Maltreatment of Widows

Created January 2011    

 

Estimates indicate that 37% of the world’s population over age 60 is not married. The majority of these individuals are widowed. Older women are far more likely to be unmarried than their male counterparts. Studies show that 52% of women and 20% of men over age 60 are unmarried. In the least-developed countries, this disparity is even greater, with 59% of women and 16% of men being unmarried. From World Population Ageing 2009United Nations Department of Economic and Social Affairs, Population Division. In nations significantly impacted by HIV/AIDS and armed conflict, widowhood rates are even higher. From Widowhood: Invisible Women, Secluded or Excluded, Women 2000 and Beyond, Division for the Advancement of Women, United Nations Department of Economic and Social Affairs.

 

Widows constitute a uniquely vulnerable segment of the population and are often subject to maltreatment. In general, widows in developing countries are subject to more discrimination than are those in the developed world. Discrimination ranges from violations of inheritance rights to harmful practices such as widow cleansing and forced marriage. Furthermore, upon being widowed, the combined effects of these various forms of discrimination leaves many widows more vulnerable to trafficking, sexual assault, and domestic violence. From Widowhood: Invisible Women, Secluded or Excluded, Women 2000 and Beyond, Division for the Advancement of Women, United Nations Department of Economic and Social Affairs.

 

Currently, there is no international law specifically directed at the protection of widows. However, a variety of laws providing for more general protections from maltreatment are relevant to the conditions of widowhood. The UN Declaration on the Elimination of Violence Against Women recognizes “that violence against women is a manifestation of historically unequal power relations between men and women, which have led to domination over and discrimination against women by men and to the prevention of the full advancement of women, and that violence against women is one of the crucial social mechanisms by which women are forced into a subordinate position compared with men.” Violence against widows perpetuates a marginalized status for all women. Alternatively, upholding the rights of widows does much to advance the broader concept of women’s human rights.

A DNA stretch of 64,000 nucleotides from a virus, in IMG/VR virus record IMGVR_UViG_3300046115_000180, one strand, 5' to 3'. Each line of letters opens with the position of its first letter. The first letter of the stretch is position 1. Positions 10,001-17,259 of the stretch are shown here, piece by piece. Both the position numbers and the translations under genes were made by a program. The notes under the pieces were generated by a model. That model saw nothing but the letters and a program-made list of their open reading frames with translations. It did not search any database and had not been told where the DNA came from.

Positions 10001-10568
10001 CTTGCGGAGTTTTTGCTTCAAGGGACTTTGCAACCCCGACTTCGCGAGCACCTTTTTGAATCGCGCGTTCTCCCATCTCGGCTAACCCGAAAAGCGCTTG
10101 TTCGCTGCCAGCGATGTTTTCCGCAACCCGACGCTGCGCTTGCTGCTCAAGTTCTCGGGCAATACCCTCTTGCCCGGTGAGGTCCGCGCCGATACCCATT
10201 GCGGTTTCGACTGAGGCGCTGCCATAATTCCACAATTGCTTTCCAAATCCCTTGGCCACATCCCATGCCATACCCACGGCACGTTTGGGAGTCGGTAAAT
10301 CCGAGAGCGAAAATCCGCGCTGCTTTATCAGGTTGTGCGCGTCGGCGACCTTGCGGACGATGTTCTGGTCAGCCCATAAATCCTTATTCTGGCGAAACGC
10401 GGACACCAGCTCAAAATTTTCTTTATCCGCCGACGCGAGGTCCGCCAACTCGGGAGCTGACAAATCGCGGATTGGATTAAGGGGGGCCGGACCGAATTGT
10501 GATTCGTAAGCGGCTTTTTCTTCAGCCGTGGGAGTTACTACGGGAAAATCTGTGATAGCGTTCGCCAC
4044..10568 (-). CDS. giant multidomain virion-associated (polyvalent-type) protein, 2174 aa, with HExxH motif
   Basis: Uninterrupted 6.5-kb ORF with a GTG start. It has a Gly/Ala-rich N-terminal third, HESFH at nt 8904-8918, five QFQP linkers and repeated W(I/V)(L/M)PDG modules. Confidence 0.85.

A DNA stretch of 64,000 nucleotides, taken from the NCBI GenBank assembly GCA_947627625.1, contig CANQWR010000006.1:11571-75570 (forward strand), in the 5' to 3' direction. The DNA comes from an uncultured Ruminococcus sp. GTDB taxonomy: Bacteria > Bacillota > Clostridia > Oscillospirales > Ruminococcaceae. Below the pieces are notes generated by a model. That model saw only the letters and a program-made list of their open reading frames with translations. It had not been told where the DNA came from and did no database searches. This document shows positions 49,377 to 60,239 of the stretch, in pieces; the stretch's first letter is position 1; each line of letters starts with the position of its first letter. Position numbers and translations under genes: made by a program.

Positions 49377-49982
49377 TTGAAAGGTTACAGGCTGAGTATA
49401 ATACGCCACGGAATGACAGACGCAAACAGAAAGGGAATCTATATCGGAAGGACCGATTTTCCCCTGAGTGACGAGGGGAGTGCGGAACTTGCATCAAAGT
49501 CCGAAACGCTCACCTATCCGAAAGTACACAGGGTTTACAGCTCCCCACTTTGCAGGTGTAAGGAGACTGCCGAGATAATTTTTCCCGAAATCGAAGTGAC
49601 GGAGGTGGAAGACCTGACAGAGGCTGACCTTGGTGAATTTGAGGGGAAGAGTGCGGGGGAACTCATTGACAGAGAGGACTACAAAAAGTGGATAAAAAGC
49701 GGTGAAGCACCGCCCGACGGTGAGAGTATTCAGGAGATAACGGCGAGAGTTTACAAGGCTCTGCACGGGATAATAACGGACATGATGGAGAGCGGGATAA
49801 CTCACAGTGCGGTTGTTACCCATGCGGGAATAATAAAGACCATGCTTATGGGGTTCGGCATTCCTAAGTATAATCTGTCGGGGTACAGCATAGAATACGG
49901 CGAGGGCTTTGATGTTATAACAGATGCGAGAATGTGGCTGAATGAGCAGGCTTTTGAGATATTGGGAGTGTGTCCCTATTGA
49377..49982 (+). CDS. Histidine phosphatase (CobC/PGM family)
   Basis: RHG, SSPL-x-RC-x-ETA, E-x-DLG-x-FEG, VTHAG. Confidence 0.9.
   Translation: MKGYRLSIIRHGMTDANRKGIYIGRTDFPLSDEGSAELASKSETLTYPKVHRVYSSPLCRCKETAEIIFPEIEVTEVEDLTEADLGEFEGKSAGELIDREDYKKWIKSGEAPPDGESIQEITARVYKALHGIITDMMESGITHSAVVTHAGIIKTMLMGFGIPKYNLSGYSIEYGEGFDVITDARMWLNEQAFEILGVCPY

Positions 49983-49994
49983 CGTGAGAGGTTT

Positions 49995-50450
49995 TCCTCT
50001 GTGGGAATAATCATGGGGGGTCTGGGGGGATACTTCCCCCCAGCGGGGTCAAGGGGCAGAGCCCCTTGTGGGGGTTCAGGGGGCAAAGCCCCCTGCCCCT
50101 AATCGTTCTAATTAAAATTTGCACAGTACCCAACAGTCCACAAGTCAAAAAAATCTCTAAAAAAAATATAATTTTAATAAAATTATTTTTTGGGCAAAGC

Compiled from:

World Population Ageing 2009,

United Nations Department of Economic and Social Affairs, Population Division (2009)

Widowhood: Invisible Women, Secluded or Excluded, Women 2000 and Beyond, Division for the Advancement of Women, United Nations Department of Economic and Social Affairs (2000)

Declaration on the Elimination of Violence Against Women, United Nations (1993)